Is your pooch shy and unsociable? Is your cat a bold explorer of household cavities? As zoologists, we’re often warned against attributing animals with human characteristics, but that line is becoming blurred. Only in the last few decades has science confirmed what pet-owners have always maintained: animals do, indeed, have their own personalities!
This revelation seems like common-sense; after all, not every animal behaves exactly the same. Even so, the scientific field of animal personalities didn’t take off until the 1970s, when ethologist Felicity Anne Huntingford realised that some stickleback fish were consistently more aggressive than others. In recent years, the field has exploded in all directions: scientists have reported personality differences in a whole range of species, from birds to lizards to aphids. These personality traits are also genetically heritable, so an aggressive mother will be more likely to have aggressive offspring.
The tricky part about measuring animal personalities is that you can’t simply ask the animal how they behave (human psychologists have it easy), so instead you have to collect objective data about their behaviour in certain situations. Here are the five most commonly measured personality traits:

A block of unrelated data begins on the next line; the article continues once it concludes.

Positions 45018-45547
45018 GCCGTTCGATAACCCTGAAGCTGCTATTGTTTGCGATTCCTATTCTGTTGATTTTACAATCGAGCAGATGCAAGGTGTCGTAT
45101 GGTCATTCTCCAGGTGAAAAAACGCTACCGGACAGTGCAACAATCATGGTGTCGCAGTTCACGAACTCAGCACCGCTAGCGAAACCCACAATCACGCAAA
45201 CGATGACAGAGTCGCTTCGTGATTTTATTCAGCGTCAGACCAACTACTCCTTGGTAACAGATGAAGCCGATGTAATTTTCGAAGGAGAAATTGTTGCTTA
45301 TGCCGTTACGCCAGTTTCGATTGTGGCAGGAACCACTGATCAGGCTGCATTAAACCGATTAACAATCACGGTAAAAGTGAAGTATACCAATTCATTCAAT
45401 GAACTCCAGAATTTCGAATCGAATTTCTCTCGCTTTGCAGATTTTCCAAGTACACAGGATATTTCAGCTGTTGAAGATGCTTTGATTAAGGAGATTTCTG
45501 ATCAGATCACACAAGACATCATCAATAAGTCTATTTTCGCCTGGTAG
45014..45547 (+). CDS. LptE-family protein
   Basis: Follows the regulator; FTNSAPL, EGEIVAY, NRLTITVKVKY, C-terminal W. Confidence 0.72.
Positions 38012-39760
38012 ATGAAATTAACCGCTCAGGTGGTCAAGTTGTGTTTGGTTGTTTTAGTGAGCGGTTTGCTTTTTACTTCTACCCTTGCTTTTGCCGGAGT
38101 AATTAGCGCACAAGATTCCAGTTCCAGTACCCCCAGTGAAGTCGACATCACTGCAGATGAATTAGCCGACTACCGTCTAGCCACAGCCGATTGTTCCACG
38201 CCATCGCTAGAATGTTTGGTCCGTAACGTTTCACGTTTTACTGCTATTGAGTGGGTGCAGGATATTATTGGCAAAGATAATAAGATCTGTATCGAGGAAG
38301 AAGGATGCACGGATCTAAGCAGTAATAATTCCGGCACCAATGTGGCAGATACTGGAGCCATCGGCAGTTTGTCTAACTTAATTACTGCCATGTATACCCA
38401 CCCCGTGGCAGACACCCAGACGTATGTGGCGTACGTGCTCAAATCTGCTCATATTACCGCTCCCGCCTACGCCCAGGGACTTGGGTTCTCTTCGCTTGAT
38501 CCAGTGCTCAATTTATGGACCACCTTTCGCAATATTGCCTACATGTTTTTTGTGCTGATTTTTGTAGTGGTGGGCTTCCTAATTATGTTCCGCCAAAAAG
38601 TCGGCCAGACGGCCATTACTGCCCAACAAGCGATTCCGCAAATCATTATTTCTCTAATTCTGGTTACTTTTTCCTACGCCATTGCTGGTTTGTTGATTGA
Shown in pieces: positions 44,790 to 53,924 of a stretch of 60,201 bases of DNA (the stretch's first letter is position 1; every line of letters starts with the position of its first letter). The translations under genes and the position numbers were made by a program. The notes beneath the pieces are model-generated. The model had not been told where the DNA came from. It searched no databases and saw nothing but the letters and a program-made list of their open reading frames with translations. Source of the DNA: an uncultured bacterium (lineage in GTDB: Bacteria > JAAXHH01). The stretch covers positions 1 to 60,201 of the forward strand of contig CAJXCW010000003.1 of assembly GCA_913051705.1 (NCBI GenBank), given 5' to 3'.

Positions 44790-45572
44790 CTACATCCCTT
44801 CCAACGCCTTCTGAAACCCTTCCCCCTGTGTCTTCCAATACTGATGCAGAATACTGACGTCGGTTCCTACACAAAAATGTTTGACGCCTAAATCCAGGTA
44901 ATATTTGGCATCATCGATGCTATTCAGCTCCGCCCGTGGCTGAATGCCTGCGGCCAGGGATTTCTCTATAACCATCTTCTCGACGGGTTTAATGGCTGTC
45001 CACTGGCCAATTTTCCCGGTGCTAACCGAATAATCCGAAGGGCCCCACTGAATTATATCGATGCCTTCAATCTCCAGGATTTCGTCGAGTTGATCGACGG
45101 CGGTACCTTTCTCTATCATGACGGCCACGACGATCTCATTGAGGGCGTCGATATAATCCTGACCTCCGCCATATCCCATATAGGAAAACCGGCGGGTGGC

- shyness-boldness, response to a risky situation (i.e. presence of predators)
- exploration, response to a novel environment
- activity, level of activity in a non-risky, non-novel environment
- aggressiveness, hostile response towards members of the same species
- sociability, non-hostile response towards members of the same species
A popular method for measuring personality is by running assays in which animals are released into an unfamiliar experimental room. A fast-exploring animal will rush from corner to corner, taking in all the sights and smells, whereas a slow-exploring animal will stay huddled in the same spot.
But why does it matter? An animal’s personality can dramatically affect its survival or reproductive success, by influencing learning ability, social status or choice of mate. One promising use for this knowledge is to ensure that captive-bred populations retain the characteristics they’ll need for surviving in the wild. There’s little point, for example, in re-releasing a bunch of shy, non-aggressive Tasmanian devils if they’re unable to compete for food.
So next time that crazy cat-lady starts telling you about each of her 27 cats and their respective personalities, don’t roll your eyes immediately. She could be onto something.